Career or Kids? FRC Chose Both
Since the Dobbs decision just four months ago, Americans have heard politicians, celebrities, and corporate CEOs argue that the overturning of Roe has signaled the end of the modern working woman. They claim that without a Supreme Court decision legalizing abortion through birth nationwide, women will not be able to graduate from college, win gold medals, or pursue their dream career. Their solution is to work for a country where an unborn child can be killed on her birthday and where a woman’s employer will pay to facilitate this tragedy.
As the director of the Center for Human Dignity at Family Research Council, I would like to offer a different solution to the new “problem” of 20 states valuing both women and their children.
Two years ago, I accepted a job at FRC. Three days later, my husband and I found out I was pregnant. We were surprised, thrilled, and scared.
I had so many questions — will people think I just took this job so I could go on maternity leave and then quit? Will they want me to quit? Can I be a good mom and do well in my job? Will I want to?
When I started showing just a few months later, I was forced to tell my colleagues my news. They were almost as excited as I was, and consistently prayed for my son’s safe arrival. A few days before his birth, my coworkers hosted a surprise baby shower complete with basketballs, balloons, and delicious treats. At that point, I had worked for FRC for eight and a half months — pregnant every single one of them — but I might as well have been family.
After spending a few months at home with my new baby, my boss and I discussed what coming back to work would look like. My son had an immune system issue that required extra attention, making a typical day in the office impossible. Still, FRC was committed to me prioritizing my family while producing quality work, and so, my boss got creative.
For the first year of my son’s life, I worked from home and came into the office or went to events on an as-needed basis. My hours weren’t the traditional 9 a.m. to 5 p.m. Instead, I worked 5 a.m. to 10 a.m., and then whenever my son was sleeping. When he was awake, I was a full-time mom — except, of course, when his awake time overlapped with an interview, testimony at a hearing, or speaking opportunity. When that happened, I relied on the fact that babies are adorable.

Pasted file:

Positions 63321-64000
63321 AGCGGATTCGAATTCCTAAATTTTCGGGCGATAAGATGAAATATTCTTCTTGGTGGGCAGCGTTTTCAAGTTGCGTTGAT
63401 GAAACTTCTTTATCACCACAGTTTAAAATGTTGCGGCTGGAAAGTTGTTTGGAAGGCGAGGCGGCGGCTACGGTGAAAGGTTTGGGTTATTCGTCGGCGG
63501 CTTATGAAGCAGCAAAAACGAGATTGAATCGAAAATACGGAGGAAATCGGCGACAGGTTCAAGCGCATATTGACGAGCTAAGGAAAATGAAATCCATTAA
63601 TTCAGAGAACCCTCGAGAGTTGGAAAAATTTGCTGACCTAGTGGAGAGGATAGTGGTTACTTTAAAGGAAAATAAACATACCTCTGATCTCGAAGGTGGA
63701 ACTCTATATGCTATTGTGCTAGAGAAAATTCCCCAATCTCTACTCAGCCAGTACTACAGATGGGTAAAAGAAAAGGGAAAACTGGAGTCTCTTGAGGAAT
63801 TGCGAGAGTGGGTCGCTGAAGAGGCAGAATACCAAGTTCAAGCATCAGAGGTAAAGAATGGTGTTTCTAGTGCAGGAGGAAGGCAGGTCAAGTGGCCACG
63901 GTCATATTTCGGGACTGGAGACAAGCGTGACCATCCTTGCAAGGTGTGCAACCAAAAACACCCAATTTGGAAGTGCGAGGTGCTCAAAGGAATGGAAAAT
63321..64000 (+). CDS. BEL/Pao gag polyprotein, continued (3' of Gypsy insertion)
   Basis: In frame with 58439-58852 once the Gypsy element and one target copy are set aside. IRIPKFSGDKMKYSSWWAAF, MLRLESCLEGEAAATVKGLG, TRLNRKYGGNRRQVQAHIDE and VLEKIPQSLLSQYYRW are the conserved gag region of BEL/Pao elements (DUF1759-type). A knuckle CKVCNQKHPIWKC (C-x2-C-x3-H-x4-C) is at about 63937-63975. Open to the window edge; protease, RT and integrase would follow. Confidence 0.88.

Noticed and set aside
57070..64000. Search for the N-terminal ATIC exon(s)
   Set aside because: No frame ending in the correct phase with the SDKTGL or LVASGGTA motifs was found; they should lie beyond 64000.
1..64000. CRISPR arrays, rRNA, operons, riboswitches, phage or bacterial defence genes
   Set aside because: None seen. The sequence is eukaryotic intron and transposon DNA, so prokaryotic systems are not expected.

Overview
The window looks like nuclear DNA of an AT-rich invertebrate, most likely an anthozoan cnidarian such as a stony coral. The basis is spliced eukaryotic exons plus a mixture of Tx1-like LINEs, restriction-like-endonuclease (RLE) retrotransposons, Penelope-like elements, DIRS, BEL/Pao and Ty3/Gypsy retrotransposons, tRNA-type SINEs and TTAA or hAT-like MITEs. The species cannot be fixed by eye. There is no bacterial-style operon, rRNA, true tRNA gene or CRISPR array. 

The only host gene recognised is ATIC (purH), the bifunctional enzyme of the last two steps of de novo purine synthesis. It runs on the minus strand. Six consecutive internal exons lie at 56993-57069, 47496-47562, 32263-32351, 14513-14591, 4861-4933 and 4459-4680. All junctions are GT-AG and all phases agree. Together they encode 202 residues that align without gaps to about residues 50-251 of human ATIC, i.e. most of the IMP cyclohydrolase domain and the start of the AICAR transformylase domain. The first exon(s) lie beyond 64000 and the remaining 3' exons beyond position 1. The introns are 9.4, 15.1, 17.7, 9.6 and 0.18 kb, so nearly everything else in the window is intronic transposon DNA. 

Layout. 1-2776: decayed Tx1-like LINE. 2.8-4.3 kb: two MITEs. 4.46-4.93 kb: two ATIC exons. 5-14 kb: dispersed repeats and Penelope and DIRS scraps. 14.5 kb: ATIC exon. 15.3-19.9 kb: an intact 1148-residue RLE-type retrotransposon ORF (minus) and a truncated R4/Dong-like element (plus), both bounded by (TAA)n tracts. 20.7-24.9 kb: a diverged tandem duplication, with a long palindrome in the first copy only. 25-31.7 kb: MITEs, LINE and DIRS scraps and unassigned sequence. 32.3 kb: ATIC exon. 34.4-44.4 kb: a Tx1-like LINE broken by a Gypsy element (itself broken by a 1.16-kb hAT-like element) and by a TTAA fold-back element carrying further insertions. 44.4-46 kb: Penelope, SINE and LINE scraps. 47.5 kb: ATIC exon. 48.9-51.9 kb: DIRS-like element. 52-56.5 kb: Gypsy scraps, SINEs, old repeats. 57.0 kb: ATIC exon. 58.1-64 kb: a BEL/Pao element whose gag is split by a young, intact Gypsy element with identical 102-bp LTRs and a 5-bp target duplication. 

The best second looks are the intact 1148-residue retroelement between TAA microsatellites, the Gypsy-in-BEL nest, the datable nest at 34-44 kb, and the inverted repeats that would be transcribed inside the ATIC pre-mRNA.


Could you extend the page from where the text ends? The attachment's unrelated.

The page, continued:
Sometimes, my workday took my baby and me on adventures to speak (or cry) in front of the Supreme Court. Sometimes, it took us to events at the U.S. Senate, where one senator commented that Joe’s whining fit right in. And sometimes, it meant I had to say no to opportunities because my son’s needs came first.
During that year, my schedule changed, and I am certain my work did, too. Frequently exhausted, my writing had significantly more typos and grammatical errors than I would have previously thought possible — thank goodness for editors! But I know, too, that being a mom changed the quality of my work for the better. After the birth of my son, I saw the world differently and more compassionately, and I worked harder because I was working to create a better future for my child.
Family Research Council didn’t view my son’s birth as the end of my career. Instead, they viewed it as an opportunity to utilize the unique gifts moms bring to the workplace. In a country where women are often presented with a choice — children or a career — FRC’s willingness to try something different is the envy of every mom I talk to at the park.
You see, the leaders of FRC don’t just promote Christian values — they live them. And one of these values is appreciating the gifts and talents of women in their totality — not just in their capacity to work on the same schedule as men.
I am truly blessed to work at FRC, but FRC’s willingness to allow me the opportunity to be a mom and have a career should not be unique. Certainly, working remotely long before the sun comes up does not translate easily to every job, but if the best solution to equally valuing men and women’s contributions in the workplace is to tell women that the company they work for will pay for their travel to kill their child and for women to act as if this is somehow empowering, there needs to be a change in strategy.
It’s time that women around the country stop accepting an economy built on the lie that human beings are made to live in service to the dollar. It’s time that women stop believing the lie that it is acceptable for their child’s life to be pitted against their success. Roe is gone, and with its overturn, corporations across America must transform the workplace into one that actually values and accepts women. Certainly, it will require creative solutions, but I’ve never met a mom who isn’t creative.
Mary Szoch is the Director of the Center for Human Dignity at Family Research Council.